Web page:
FCC unveils broadband ?nutrition labels?

The FCC unveiled its new broadband labels to inform Internet consumers. Late last year, the FCC’s Consumer Advisory Committee recommended sample disclosure forms to help consumers make informed decisions as they shop for Internet service. The disclosure forms, compared to nutritional labels on food products, will allow customers to compare prices, speeds, and contract rules among different providers. The transparency will incent companies to compete with one another for informed customers by providing the best service at the best price.


The Consumer Broadband Labels will include details on broadband plans’ price, data allowance, and performance:


  • Price: Price points, including various charges that seem confusing to consumers like overage, equipment, early termination and administrative fees.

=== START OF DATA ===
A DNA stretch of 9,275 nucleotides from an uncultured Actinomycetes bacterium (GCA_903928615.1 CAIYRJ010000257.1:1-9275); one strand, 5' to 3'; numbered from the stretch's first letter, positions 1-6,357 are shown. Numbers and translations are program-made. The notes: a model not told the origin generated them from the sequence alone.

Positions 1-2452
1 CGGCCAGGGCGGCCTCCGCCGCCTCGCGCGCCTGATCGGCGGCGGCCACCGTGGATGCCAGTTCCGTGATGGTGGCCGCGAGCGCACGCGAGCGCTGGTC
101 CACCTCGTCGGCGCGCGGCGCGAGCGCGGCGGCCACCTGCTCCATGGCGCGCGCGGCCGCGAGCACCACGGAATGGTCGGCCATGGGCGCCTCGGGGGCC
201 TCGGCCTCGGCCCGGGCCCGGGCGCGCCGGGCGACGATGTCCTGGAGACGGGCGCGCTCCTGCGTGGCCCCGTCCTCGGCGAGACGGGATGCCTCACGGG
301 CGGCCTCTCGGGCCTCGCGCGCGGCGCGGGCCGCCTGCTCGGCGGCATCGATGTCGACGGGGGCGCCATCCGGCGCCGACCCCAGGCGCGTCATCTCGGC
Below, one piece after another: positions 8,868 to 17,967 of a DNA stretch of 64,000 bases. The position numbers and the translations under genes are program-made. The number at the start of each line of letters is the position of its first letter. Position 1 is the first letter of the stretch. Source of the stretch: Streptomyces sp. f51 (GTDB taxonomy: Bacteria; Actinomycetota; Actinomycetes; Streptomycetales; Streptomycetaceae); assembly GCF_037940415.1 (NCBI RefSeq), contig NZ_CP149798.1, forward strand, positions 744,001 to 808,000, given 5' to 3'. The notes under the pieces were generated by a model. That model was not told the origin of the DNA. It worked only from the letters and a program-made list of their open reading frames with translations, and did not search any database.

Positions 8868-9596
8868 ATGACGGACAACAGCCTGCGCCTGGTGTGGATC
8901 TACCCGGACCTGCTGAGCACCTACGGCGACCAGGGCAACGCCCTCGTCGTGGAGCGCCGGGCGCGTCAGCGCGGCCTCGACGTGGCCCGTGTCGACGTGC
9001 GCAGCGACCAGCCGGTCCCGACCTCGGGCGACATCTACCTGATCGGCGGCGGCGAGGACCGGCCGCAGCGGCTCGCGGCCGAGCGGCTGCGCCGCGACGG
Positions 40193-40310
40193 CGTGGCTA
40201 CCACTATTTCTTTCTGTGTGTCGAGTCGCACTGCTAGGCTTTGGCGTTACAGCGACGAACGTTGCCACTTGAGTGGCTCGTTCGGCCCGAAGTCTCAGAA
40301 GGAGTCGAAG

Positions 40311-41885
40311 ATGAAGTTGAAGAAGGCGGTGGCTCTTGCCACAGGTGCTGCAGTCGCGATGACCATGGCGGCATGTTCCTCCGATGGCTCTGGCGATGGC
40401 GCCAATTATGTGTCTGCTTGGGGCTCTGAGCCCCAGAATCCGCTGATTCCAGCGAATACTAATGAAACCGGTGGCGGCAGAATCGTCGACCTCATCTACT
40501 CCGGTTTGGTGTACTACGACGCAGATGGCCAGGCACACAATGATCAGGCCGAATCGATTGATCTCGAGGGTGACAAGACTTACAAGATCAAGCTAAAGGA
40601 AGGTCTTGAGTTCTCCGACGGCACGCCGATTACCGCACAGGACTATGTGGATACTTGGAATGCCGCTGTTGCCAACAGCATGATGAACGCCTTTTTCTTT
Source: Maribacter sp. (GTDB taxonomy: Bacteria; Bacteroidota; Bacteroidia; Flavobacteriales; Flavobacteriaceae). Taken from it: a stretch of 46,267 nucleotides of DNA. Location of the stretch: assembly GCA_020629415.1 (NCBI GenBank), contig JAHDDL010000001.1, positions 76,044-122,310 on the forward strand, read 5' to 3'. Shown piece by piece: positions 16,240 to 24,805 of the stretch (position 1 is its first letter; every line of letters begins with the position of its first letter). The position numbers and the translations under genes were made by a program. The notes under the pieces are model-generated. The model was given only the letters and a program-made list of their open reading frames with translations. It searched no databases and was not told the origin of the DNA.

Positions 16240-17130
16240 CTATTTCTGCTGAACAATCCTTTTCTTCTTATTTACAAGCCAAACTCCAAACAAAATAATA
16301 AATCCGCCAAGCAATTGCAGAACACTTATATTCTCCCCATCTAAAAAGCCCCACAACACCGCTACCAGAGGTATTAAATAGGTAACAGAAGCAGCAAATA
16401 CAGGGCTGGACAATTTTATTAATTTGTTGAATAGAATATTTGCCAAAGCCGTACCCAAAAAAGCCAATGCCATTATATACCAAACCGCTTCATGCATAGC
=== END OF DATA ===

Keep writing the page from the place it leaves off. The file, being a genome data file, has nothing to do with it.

• Data Allowances: This is the carrier-defined plan limit after which consumers will face some consequence, such as additional charges or slowed data speeds.

  • Performance: Broadband speed and other performance metrics.


“These labels provide consumers clarity about the broadband service they are purchasing, not only helping them to make more informed choices but also preventing surprises when the first bill arrives,” said FCC Chairman Tom Wheeler. “Customers deserve to know the price they will actually pay for a service and to be fully aware of other components such as data limits and performance factors before they sign up for service.”


Speed Matters has long advocated broadband disclosure measures.

FCC Unveils Consumer Broadband Labels to Provide Greater Transparency to Consumers (FCC, Apr. 4, 2016)

 

FCC’s “nutritional labels” for broadband show speed, caps, and hidden fees (Ars Technica, Arp. 4, 2016)

 

FCC committee proposes Internet “nutritional labels” to inform consumers (Speed Matters, Nov. 9, 2016)